Negative yields indicate there's something very wrong with modern economics.
It's classic supply and demand. There's too much money in the banks due to QE. And that money did not trickle down to The People. The economy is stagnated almost everywhere, globally, with ridiculous growth rates considering how much debt has been acquired. Things should be moving faster, considering the staggering debt numbers (over U$ 160 trillion as we speak).
QE broke the system.
Governments should not be able to print money for political reasons. Money emission should be controlled and transparent. Expectation of money emission should be regulated.
If only there was a financial instrument with all these traits....
Using Bitcoin, governments would not have been able to save the banks in 2008. They would've gone down like basic capitalist theory says they should.
Children learn the basics of finance in lemonade stands. When there's no lemonade sales or when the money is all spent, the lemonade stand folds. Children learn it the hard way.
Why do banks get free QE money and get saved when things get rough? It's nonsensical. It's a complete distortion of the system.
Bitcoin would bring complete transparency to this system. There is no way to print more Bitcoin than is programmed in the source code. It's impossible to flood the market with some sort of crypto-QE.
The only things wrong with Bitcoin right now is the parallel system of stablecoins which is completely unrelated to Bitcoin itself. In fact the only thing wrong with Bitcoin right now is it's interaction with the broken traditional system of finance. Someone's printing stablecoins freely, doing what central banks do, to manipulate the fiat price of cryptos. Bitcoin itself cannot be manipulated, but the traditional financial system around it can. As you can see, it's the traditional system that's broken, not Bitcoin.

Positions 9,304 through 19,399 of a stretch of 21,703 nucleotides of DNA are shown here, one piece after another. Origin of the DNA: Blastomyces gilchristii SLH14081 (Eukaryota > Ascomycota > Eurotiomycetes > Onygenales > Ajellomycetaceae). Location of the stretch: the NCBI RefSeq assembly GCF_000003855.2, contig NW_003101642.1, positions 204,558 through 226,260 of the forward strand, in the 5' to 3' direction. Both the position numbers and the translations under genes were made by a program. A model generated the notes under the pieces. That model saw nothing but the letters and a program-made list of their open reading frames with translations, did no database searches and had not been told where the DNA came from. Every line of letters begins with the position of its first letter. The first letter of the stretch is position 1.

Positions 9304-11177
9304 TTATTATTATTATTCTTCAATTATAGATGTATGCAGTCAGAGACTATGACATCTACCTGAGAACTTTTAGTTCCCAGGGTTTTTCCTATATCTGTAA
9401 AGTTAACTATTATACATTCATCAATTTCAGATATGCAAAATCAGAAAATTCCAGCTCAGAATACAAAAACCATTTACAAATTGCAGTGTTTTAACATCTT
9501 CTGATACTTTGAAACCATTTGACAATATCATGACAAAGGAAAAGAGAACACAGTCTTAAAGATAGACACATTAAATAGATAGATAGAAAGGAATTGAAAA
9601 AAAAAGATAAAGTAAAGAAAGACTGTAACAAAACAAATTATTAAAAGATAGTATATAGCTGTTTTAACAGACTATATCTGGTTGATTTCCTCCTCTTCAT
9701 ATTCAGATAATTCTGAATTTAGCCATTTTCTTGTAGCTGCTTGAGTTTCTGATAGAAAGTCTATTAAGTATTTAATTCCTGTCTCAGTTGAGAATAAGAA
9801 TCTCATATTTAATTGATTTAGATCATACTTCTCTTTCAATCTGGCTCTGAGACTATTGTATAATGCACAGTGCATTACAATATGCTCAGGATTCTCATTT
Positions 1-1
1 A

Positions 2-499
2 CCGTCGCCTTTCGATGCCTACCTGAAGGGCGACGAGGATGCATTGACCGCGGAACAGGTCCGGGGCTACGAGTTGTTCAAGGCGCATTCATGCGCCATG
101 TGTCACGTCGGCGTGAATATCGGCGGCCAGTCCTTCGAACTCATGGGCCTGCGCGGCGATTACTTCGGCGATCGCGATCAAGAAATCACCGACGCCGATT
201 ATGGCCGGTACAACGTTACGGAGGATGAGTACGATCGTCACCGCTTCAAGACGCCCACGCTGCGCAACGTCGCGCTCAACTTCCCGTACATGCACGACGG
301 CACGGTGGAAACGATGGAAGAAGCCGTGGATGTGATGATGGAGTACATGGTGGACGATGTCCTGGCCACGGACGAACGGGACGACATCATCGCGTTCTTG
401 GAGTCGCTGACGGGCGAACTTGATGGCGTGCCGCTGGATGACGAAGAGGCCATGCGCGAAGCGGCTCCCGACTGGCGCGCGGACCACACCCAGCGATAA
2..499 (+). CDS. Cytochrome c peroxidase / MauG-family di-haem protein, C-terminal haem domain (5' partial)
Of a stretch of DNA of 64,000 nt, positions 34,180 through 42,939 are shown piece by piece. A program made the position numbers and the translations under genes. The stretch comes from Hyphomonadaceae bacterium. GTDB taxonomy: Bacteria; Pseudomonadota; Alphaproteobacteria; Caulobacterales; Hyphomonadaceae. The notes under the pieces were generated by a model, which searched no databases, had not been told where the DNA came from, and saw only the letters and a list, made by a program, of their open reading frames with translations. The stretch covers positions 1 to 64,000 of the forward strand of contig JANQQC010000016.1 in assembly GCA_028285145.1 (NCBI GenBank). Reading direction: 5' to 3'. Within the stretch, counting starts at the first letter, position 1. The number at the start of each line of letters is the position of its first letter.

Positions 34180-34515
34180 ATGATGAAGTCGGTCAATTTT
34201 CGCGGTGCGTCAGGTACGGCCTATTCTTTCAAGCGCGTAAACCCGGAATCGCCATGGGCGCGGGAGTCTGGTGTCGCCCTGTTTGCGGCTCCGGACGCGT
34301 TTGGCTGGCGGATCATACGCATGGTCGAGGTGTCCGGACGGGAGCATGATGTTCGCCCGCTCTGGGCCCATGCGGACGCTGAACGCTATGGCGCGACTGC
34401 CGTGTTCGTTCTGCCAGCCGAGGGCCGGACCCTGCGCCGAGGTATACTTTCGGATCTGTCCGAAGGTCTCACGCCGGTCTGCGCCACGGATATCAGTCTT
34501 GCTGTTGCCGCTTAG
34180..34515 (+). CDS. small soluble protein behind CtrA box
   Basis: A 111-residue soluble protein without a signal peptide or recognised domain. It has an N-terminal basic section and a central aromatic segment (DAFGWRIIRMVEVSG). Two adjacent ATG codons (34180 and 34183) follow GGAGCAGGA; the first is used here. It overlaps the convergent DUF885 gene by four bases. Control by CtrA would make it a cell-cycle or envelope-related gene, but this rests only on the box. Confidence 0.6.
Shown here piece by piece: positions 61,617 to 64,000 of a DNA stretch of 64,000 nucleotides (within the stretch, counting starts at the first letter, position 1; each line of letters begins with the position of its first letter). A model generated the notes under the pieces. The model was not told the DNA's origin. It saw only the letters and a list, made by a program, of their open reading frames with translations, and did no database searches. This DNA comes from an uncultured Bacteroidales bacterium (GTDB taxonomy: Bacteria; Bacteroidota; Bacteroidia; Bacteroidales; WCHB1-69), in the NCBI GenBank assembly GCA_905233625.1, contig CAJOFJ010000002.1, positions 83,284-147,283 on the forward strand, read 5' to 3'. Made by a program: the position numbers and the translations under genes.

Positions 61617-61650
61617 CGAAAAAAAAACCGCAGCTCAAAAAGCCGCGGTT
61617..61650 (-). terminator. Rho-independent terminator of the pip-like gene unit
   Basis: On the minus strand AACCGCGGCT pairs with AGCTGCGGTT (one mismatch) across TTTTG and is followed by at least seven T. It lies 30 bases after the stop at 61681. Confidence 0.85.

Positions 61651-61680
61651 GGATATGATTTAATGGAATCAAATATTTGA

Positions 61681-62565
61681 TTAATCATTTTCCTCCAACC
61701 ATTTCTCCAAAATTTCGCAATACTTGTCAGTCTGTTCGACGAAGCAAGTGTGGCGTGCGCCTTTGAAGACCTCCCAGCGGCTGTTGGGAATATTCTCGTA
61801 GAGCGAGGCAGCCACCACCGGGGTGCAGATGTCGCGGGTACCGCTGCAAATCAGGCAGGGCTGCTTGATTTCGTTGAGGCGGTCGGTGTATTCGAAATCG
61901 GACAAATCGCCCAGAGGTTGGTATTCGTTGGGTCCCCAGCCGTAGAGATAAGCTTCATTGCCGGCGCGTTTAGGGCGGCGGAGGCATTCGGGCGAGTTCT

Bitcoin cannot produce negative yields.
The amount of Bitcoin minted with every block is predictable, so there is no future expectation of abundance. Quite the contrary, Bitcoin is 100% transparent about future money supply. Scarcity is coded into the Bitcoin system's core.
No government or external entity can artificially generate an expectation of Bitcoin abundance.
Obviously, the current system where government prints money to boost the economy would no longer be possible under a cryptocurrency-based financial system. But that's the point.
The natural value of money considering supply and demand must be restored. Emission of money needs to be 100% predictable and transparent, not subject to the whims and conveniences of politicians.
If the economy is not doing well, the market itself will realign and eventually a configuration will allow it to start functioning again.
Central bank intervention is a complete disaster. It has generated an unstoppable monster and now politicians demand central bank intervention whenever the economy slows down.
Every elected official wants their tenure to end well economically. When the economy is not doing so well, they demand more money be injected into the economy.
The precedents set in the early 2000's are still plaguing the economy today.
Bitcoin doesn't solve everything, but it solves the negative yield problem. There will never be a Bitcoin-based negative yield asset. Ever.